Campus News

‘UB Impact Tour’ highlights university’s regional reach

The School of Management MBA students load into buses on North Campus for the Buffalo Impact Tour.

MBA students were greeted by tour co-organizer Cynthia Shore, senior assistant dean for alumni and external relations at the School of Management and then boarded buses on the North Campus for the Buffalo Impact Tour. Photo: Meredith Forrest Kulwicki


Published August 28, 2017 This content is archived.

Cynthia Shore.
“This is an exciting time to be in Buffalo and UB is a big part of the reason why. ”
Cynthia Shore, senior assistant dean for alumni and external relations
School of Management

There are fewer construction cranes reaching into the sky, but as new MBA candidates saw Tuesday, Buffalo’s renaissance continues in a big way, with UB programs, people and research remaining at the forefront of the region’s growth.

Highlighted by a booming medical corridor — including construction of a new home for UB’s Jacobs School of Medicine and Biomedical Sciences; a hip and lively waterfront; a slew of new businesses and downtown residential units; a rapidly-growing tech sector; and thriving arts and culture — the region’s resurgence continues unabated.

UB continues to drive change throughout the region, including advanced manufacturing and materials science, building on Buffalo’s legacy of innovation and entrepreneurship and attracting research funding and global talent to Western New York.

On Tuesday, new MBAs were given a firsthand look at UB’s reach into the region on a specially designed bus trip, the UB Impact Tour.

“This is an exciting time to be in Buffalo and UB is a big part of the reason why,” said tour co-organizer Cynthia Shore, senior assistant dean for Alumni and External Relations at the UB School of Management.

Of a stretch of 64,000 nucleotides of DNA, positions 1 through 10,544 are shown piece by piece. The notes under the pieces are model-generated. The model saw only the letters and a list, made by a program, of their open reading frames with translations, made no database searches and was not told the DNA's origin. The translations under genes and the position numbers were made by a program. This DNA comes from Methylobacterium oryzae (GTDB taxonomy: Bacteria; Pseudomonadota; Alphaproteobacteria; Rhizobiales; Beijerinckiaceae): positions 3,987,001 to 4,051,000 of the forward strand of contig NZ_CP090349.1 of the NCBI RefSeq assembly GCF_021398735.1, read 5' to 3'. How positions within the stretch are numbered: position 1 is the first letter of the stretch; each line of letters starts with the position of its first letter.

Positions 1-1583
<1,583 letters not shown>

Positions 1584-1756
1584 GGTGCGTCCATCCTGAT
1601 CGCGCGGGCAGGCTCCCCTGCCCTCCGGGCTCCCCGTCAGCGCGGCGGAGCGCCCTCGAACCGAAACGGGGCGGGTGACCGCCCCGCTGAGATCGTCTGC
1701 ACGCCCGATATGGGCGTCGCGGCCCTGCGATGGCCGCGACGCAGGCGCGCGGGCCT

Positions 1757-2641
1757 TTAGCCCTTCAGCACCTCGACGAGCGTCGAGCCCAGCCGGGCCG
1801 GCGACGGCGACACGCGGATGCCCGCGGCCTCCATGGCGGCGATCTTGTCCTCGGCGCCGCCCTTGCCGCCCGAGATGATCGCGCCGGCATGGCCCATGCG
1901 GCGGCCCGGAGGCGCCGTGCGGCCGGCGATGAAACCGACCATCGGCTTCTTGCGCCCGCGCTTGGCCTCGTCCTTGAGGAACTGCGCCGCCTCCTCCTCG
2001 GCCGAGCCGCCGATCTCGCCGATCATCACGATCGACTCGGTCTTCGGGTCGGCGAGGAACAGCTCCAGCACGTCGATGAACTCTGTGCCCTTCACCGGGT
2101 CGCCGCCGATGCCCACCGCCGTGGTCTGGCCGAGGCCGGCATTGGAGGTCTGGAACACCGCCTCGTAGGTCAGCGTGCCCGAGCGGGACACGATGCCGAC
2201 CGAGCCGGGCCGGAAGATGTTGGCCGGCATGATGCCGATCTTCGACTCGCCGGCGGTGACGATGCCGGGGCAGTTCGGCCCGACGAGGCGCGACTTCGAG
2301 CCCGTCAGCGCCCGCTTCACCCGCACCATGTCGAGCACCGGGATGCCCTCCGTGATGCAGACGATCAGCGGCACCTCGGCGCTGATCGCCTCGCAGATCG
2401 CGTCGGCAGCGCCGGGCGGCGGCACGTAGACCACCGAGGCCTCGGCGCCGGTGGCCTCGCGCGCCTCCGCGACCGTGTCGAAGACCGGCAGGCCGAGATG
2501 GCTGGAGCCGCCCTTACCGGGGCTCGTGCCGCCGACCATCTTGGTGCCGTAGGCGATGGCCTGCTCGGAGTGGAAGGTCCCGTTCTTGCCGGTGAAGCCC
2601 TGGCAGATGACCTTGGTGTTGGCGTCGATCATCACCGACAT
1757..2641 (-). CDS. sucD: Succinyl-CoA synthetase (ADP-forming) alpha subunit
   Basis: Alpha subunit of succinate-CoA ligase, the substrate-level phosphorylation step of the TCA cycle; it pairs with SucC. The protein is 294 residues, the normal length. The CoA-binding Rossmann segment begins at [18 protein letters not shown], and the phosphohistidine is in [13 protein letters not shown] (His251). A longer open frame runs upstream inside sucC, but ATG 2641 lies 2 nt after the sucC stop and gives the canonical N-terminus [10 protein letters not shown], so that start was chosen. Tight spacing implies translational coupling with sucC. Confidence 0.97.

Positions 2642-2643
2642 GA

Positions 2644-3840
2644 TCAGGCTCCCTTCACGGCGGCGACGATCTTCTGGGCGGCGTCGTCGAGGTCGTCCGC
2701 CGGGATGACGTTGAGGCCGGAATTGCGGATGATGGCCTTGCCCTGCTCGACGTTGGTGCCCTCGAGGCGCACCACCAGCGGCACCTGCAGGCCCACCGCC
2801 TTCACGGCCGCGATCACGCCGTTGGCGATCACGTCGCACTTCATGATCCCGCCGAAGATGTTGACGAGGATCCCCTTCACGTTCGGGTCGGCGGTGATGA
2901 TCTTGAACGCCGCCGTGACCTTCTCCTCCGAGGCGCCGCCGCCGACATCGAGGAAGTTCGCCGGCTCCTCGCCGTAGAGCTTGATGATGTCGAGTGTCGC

“We wanted to find a way to communicate this story in a comprehensive and memorable way,” Shore said. “So we assembled a group of senior administrators from the School of Management and began brainstorming ideas with members of University Communications and Alumni Communications.”

The university then approached Explore Buffalo, a not-for-profit organization providing tours and opportunities to discover Buffalo’s history, neighborhoods and exceptional architecture, to tell the story in a visual way.

“In May we designed a UB Impact Tour for UB’s Volunteer Leadership Summit, so we were able to collaborate with School of Management administrators to rework the tour for the MBAs,” said Brad Hahn, Explore Buffalo founder and executive director.

That morning’s tour for participants in the Volunteer Leadership Summit, Hahn said, was designed to show how “UB is everywhere, doing everything, throughout our region.”

Among key points:

  • UB’s Center for the Arts and the Solar Strand, on UB’s North Campus.
  • Hayes Hall, home to the School of Architecture and Planning and UB’s signature building — which recently underwent a complete renovation — a highlight on the South Campus.
  • Also on the South Campus, the School of Dental Medicine — home to the UB Dental Clinic. Service to the community results in over 140,000 annual visits by patients to UB’s dental clinics.

“UB is central to so much of what is going on with Buffalo’s resurgence, said Hahn. We point out UB links on our other tours in so many of the neighborhoods we go through… among the Delaware Avenue mansions, for example, there is Thomas Lockwood’s home.

Thomas Lockwood's home, photographed during the bus tour.

Thomas Lockwood's home, photographed by Michael Andrei during the bus tour.

“When he remodeled, he made the library the largest room in his house. Now he is remembered chiefly for his 1935 gift of the Lockwood Memorial Library and his book collection to UB.”

“You hear people say, ‘UB is everywhere,’” said Shore. “It’s true. We couldn’t be prouder of UB’s role in Buffalo’s rebirth and the School of Management’s legacy of innovation and entrepreneurship.”

Additional downtown locations connected to UB highlighted during Tuesday’s tour focused on the roles UB graduates, faculty and innovators are playing in Buffalo’s thriving startup culture. Among the places visited: